The Ascot horse scene is visually delightful and the timing is razor-sharp, though perhaps it`s too precise and wears the audience down (Pauline Kael said something similar about the single-shot opening in Brian de Palma`s film The Bonfire Of The Vanities – another underrated film). The film is visually inventive: Moneypenny shouts at the horses: “Move your a–” then turning, asking about one of the horses, the camera pans to Bond and M who are faced the wrong way. Fast on the heels is another ingenious detail that most people probably overlook. Look behind M when he tells Bond that Zorin “speaks at least five languages”. The woman behind them looks around, wondering what they`re going on about, concerned she`s missing something, then deciding it`s nothing, turns back – the timing is perfect, the placement delicate, as though the director John Glen is saying, “Look, if you catch this, good for you, but if you don`t, no big loss.” The dialogue here, and in the following chateau scene, is perfect and casual enough to have an air of being improvised: “Who`s there with him under the hat, in the red dress?”

Elsewhere I discuss the insect motif tying the various strands together in the visually inventive Eiffel Tower sequence, but there are other gems. Aubergine: “I`m pleased you approve since you`re paying the bill.” He looks up and around as the waiter walks around him. Flighty as ever, Aubergine nods his head at the dancing butterflies, his head back, emphasizing his double-chin, struggling to focus on anything that close. “Perhaps we should add this butterfly to our collection, non?” Bond`s reaction, his polite smile, is skilled acting. Bond and Moore`s intelligence shine. May Day knocks the other black-sheathed person out. The butterfly girl, in the middle of her routine, looks over – her posture the epitome of professional confusion – half her mind is still on her routine (you`ll have to freeze-frame on her to fully appreciate this) – while Aubergine blathers on oblivious to his impending doom. (I can`t imagine anything that complicated or busy in The Living Daylights.) The photography inside the restaurant, and the chateau scenes are sumptuous and the last touch of real Bondian elegance until Pierce Brosnan and Tomorrow Never Dies. Peter Lamont isn`t my favourite Bond production designer – what is it with all those sculpted heads? – but his work here is perfect and it`s one of the best designed Bond films. (Trivia note: the music heard during the Eiffel Tower establishing shot comes from John Barry`s score for his 1984 film Until September.)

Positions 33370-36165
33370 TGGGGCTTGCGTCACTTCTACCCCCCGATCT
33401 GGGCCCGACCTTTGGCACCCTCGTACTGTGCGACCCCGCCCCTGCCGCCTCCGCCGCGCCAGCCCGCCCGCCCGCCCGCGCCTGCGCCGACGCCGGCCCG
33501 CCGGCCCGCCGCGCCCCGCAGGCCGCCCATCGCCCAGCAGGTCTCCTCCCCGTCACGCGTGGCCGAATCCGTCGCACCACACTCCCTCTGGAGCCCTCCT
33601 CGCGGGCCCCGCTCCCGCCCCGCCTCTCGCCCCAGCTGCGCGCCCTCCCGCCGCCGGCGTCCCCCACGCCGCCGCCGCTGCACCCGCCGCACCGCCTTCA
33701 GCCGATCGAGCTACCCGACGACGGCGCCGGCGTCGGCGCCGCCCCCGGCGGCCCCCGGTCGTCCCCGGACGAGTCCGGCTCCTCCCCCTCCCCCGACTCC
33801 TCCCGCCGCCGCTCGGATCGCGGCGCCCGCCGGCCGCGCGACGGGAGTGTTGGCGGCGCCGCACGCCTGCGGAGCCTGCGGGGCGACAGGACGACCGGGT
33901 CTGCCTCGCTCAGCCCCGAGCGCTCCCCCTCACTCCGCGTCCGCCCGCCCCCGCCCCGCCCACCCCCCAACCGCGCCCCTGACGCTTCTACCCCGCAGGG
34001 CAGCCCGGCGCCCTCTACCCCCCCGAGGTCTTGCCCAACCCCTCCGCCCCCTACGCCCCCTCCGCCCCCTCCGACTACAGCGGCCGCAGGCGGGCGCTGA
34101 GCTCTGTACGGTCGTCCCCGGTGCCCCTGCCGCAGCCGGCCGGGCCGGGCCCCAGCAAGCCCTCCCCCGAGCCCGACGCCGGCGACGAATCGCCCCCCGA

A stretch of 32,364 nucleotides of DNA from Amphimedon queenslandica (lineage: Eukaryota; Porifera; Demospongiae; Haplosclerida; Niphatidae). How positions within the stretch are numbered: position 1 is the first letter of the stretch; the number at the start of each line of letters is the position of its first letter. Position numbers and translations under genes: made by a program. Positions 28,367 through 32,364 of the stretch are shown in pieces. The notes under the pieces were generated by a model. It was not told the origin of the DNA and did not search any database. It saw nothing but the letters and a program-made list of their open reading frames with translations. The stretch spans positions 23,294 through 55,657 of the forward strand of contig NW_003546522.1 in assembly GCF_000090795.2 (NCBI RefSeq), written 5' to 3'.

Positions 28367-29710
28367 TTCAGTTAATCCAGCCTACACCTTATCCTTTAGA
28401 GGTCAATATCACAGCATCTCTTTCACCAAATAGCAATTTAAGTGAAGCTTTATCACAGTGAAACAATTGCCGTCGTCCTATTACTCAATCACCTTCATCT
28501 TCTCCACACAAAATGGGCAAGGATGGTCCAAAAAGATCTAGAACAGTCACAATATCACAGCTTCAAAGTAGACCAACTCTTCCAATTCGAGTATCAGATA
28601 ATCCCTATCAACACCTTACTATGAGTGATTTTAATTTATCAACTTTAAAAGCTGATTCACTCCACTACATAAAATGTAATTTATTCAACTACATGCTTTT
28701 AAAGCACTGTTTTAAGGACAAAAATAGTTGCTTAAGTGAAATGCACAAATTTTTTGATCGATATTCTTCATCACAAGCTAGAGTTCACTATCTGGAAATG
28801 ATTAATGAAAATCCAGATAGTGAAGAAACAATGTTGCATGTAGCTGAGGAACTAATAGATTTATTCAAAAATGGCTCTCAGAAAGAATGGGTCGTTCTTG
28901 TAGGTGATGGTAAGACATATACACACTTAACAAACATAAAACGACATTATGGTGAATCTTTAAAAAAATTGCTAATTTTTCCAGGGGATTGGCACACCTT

Pauline Kael complained that the stunts were too crowded, but that`s partially why the brilliant car chase works so well. Each shot has a new piece of information; compare it to the slightly limp pre-credit chase in The Living Daylights, which consists of the same shot over and over, back and forth. The gliding, graceful, practically slow-motion shot of the car driving onto the ramp, flying onto the bus, then off onto the ground, contrasts perfectly with that brutal smash cut as the pole shears the car`s top off. Though easily overlooked, that shot of Moore, grimacing and ducking in his seat tops it off. It`s obvious when the stuntman doubles for Moore – it verges on parody – especially immediately before and after the car is shorn in half (Moore`s eyes open in shock anticipating it, then he closes them and braces himself – this is excellent and without which, the stunt would have been impersonal) but the film is photographed in sharp clear colours. After Octopussy, shot in oily, washed-out colours, AVTAK is one of the best looking in the series. The gorgeous ski-chase, the Paris cafe and estate scenes, San Francisco and the Golden Gate Bridge fight are especially appealing; the film has some of the best location sense of the entire series. Only towards the end, down in the mine, does the film look hazy. I criticize John Barry`s action cues elsewhere, but here the Bond theme and the dixieland version of the theme song have just the right playful touch.